, Volume 14, Issue 4, pp 523–532 | Cite as

Prednisolone treatment reduces endometrial spiral artery development in women with recurrent miscarriage

  • Gendie E. Lash
  • Judith N. Bulmer
  • Barbara A. Innes
  • Josephine A. Drury
  • Stephen C. Robson
  • Siobhan Quenby
Original Paper



Uterine natural killer (uNK) cells and endometrial blood vessel maturation are increased in the luteal phase of the menstrual cycle in a subset of women with recurrent miscarriage (RM). uNK cell numbers are reduced after treatment with prednisolone (20 mg/day for 3 weeks).


Prednisolone treatment reduces endometrial vascular maturation and angiogenic growth factor expression in women with RM with increased uNK cells.


Endometrial biopsies (n = 18 paired samples) from women with RM at LH + 7 before and during prednisolone treatment (20 mg/day for 3 weeks) were snap frozen. Total RNA and cDNA was prepared and used in a human angiogenesis RT-PCR superarray (84 genes, n = 6 pairs) with results validated using RT-PCR (n = 15 pairs). Immunohistochemistry (n = 15 pairs) was performed for Factor VIII, α-smooth muscle actin (α-SMA) and myosin heavy chain (MyHC) and the total number of vessels and the percentage of vessels completely surrounded by vascular smooth muscle cells (VSMCs) were determined.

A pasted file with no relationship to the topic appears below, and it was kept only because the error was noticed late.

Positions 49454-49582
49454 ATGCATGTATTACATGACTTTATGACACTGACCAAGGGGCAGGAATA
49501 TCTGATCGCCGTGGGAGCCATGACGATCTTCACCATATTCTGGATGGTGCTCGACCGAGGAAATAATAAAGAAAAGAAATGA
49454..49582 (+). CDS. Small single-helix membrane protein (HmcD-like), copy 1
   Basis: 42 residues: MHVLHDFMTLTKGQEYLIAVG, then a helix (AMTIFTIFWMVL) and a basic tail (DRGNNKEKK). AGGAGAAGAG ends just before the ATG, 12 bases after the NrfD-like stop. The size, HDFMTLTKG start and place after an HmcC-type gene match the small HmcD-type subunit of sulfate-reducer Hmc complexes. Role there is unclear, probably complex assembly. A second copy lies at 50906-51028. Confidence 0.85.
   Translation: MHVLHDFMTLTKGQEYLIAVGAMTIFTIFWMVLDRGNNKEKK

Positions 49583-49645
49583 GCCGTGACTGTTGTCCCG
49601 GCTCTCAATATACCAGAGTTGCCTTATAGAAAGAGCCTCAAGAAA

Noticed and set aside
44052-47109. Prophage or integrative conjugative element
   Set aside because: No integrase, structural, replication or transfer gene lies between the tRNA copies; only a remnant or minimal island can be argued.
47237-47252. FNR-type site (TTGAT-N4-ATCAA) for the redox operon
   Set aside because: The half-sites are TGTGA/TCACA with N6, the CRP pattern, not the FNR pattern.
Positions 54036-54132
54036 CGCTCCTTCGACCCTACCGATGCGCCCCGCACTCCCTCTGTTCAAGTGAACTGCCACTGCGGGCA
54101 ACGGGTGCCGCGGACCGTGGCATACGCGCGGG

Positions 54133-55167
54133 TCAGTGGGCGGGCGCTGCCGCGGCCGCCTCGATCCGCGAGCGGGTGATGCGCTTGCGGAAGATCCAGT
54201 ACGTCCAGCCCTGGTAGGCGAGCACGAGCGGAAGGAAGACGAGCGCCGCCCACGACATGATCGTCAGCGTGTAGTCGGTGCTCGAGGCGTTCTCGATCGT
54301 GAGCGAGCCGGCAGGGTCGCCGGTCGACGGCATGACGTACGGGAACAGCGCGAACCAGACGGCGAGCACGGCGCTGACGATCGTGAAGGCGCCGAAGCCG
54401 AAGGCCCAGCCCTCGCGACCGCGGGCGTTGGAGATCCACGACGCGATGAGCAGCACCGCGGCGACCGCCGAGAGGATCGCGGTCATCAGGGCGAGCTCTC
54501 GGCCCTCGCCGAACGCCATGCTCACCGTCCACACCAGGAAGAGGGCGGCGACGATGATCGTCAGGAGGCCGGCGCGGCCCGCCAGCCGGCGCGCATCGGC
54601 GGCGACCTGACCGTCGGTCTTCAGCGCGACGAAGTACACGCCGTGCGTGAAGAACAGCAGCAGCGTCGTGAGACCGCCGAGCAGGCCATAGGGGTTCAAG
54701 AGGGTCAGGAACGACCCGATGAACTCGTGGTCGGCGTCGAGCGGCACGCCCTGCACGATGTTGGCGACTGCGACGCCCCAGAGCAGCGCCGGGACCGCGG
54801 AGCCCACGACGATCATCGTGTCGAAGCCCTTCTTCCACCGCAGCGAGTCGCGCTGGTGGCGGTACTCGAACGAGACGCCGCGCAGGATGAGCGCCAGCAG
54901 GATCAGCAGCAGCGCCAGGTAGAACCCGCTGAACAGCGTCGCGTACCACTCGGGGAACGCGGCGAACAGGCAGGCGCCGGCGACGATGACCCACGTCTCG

During prednisolone treatment there was no change in the total number of endometrial blood vessels but the percentage of vessels completely surrounded by VSMCs was decreased (α-SMA P < 0.0001; MyHC P < 0.0001). Endometrial EGF and STAB 1 expression was decreased during prednisolone treatment in samples from woman who went on to have a live birth.


The effect of prednisolone therapy for some women with RM may be due to altered endometrial angiogenic growth factor expression and reduced blood vessel maturation.


Recurrent miscarriage Vascular development Prednisolone uNK cells Macrophages 



This work was supported by a Research Grant from The Royal Society. GEL was a Newcastle University, Faculty of Medicine Research Fellow.

Conflict of interest

None of the authors have any conflict of interest.


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Copyright information

© Springer Science+Business Media B.V. 2011

Authors and Affiliations

  • Gendie E. Lash
    • 1
  • Judith N. Bulmer
    • 1
  • Barbara A. Innes
    • 1
  • Josephine A. Drury
    • 2
  • Stephen C. Robson
    • 1
  • Siobhan Quenby
    • 3
  1. 1.Reproductive and Vascular Biology Group, Institute of Cellular MedicineNewcastle UniversityNewcastle upon TyneUK
  2. 2.Department of Women’s and Children’s HealthUniversity of LiverpoolLiverpoolUK
  3. 3.Clinical Sciences Research InstituteUniversity of WarwickWarwickUK

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